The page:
In this day and age, acquiring D&O coverage is becoming a priority for many organisations. But when you know you need it, where can you buy it?
The world of D&O insurance can be a confusing experience for first-timers. If you’ve identified a need for directors and officers protection, but don’t know where to begin, your not the only one.
Below I outline the most effective method of acquiring a D&O policy, the importance of having a broker, and where you can find one.
It’s a sophisticated product
D&O is a form of personal liability insurance, designed specifically for the protection of directors and officers. It is purchased by an organisation on behalf of its management, and generally forms a relatively small but essential part of its overall insurance programme.
Because of its complex nature, D&O is considered to be a ‘wholesale’ class of product. Wholesale products are made available to more sophisticated buyers, and therefore shouldn’t confused with ‘retail’ insurances designed for the general public, such as automotive or household policies.
As a result, D&O is not a product you’ll ever see advertised on TV or sold through a call centre. There is a whole industry of professionals devoted to identifying and measuring the exposures of company executives, and also those who have the expertise to design and structure special insurances to protect them.
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Source coverage from an qualified broker
While some insurance companies offer D&O directly to buyers, the majority of coverage is purchased through a broker. A broker operates as an intermediary, working on behalf of their client (an organisation and its management) to advise, arrange and oversee all facets of their D&O policy.
As insurance companies and their underwriters prefer to deal with an experienced counter-party, in most instances they elect to communicate with an organisation’s broker, rather than communicating with an organisation directly.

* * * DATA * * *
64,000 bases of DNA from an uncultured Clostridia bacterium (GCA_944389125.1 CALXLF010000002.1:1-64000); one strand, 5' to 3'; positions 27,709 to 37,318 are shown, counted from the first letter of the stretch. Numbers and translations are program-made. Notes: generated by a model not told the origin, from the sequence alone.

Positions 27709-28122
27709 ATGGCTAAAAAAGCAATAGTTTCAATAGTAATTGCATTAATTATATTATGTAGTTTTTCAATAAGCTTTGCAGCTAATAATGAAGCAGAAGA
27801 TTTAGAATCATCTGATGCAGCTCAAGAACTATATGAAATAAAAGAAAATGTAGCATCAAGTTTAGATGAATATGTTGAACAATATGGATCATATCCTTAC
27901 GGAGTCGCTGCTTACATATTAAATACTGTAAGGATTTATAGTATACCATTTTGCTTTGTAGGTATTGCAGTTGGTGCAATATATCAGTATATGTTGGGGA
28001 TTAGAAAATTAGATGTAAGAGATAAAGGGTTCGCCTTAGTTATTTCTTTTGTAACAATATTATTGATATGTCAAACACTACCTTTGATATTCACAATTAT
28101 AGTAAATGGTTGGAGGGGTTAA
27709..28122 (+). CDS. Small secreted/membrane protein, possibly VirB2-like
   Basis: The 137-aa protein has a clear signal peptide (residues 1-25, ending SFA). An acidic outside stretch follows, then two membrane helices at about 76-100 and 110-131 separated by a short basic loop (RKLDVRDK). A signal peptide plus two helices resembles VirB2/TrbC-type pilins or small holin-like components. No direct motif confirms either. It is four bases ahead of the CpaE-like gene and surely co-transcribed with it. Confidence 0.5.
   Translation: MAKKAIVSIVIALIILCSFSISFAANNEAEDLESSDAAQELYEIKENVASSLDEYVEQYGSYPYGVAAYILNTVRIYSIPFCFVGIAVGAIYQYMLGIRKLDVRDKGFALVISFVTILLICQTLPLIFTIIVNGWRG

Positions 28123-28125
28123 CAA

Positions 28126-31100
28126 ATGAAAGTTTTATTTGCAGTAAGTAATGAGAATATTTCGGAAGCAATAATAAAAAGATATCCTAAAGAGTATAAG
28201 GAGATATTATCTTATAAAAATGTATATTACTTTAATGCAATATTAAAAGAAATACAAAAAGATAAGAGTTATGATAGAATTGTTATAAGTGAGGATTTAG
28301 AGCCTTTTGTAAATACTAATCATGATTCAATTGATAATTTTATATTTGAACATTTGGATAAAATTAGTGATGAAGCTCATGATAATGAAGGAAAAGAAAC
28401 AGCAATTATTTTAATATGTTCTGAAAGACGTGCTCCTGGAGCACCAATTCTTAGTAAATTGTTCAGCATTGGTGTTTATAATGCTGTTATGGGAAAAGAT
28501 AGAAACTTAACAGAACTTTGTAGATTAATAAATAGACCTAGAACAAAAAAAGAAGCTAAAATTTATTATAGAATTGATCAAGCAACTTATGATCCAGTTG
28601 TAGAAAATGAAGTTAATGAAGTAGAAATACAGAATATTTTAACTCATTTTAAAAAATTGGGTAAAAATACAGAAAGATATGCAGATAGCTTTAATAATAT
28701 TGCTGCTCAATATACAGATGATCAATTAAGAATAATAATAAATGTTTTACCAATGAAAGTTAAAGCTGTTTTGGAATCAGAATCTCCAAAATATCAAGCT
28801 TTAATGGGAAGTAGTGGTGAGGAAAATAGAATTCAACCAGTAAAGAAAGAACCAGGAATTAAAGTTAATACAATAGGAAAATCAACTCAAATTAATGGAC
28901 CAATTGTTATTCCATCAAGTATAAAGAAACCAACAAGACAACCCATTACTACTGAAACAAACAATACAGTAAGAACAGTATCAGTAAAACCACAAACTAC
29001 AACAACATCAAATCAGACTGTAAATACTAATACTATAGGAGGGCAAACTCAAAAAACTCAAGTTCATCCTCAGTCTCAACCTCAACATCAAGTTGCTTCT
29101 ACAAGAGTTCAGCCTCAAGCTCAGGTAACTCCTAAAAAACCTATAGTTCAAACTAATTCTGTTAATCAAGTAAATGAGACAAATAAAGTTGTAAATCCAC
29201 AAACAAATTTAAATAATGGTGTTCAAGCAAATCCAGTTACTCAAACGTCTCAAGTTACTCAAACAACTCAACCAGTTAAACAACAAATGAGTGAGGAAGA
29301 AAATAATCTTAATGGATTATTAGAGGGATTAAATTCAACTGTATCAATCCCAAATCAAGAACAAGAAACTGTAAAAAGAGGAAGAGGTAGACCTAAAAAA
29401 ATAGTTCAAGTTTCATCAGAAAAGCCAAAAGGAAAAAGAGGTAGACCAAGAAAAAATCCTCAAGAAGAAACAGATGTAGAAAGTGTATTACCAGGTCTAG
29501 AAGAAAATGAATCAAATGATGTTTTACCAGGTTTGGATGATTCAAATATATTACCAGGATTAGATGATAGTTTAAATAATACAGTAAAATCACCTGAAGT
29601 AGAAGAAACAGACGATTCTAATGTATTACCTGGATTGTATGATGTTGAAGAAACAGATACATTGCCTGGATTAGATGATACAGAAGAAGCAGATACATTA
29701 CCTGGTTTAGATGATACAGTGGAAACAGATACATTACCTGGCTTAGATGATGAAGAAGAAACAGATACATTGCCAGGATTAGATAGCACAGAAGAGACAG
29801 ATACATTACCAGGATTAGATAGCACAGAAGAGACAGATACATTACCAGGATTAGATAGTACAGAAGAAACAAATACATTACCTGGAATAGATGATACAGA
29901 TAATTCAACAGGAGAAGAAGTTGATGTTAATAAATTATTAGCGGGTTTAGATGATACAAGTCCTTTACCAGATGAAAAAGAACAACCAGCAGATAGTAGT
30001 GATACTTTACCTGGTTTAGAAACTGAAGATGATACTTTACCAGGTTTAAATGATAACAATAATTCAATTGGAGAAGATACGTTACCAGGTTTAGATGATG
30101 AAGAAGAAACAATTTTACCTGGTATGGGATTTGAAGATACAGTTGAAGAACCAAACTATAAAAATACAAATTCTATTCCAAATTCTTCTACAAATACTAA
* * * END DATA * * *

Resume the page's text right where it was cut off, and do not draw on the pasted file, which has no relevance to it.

Brokers are familiar with the D&O application process and will arrange for an organisation to submit the required proposal forms, financial records and executive profiles, in order to acquire the required coverage.
Brokers are primarily office based, where much of their communication with clients and insurers is completed via email and phone. However, when involved with larger or more difficult accounts, brokers are likely to meet both parties face to face; to better understand the risk, and negotiate terms more effectively.
How to find a broker
Insurance brokers come in all shapes and sizes, and range from one-man suburban operations, through to corporate broking and risk advisory firms, employing thousands of staff worldwide.
While all brokers have the ability to arrange D&O coverage, some brokerages have more experience than others. Organisations operating within complex industries may find benefits in dealing with a large or specialised brokerage, as they are more likely to have the expertise to advise on management risk, particularly for publicly listed companies.
When engaging a broker, an organisation should consider its own requirements and customer service expectations, as well as the capabilities of the broker.
For example, a large company with international operations may prefer a broker with global capability, and access to insurers in foreign markets. On the flip-side, a domestic business could easily be serviced by a local broker, providing a more personal touch.
Organisations that already have a broker should direct any queries to their existing account manager, who will be in the best position to advise on possible D&O solutions.
If you don’t already have a broker, you could try obtaining a recommendation from your friends or family. Or, depending on where your business is based you might consider contacting a professional association such as NIBA in Australia, BIBA in the United Kingdom, or the Independent Insurance Agents and Brokers of America in the United States.
Large, more established organisations will often follow a more formal process; tendering the management of their insurance programme our to a panel of brokers for a fixed period of time. The type of brokers involved at this level are likely to be one of the ‘internationals’, such as Marsh, Aon, Willis or Jardine Lloyd Thompson.
If after this you still don’t have any luck, try looking through the local classified or run a quick search on Google. I’d be surprised if you don’t find something before too long.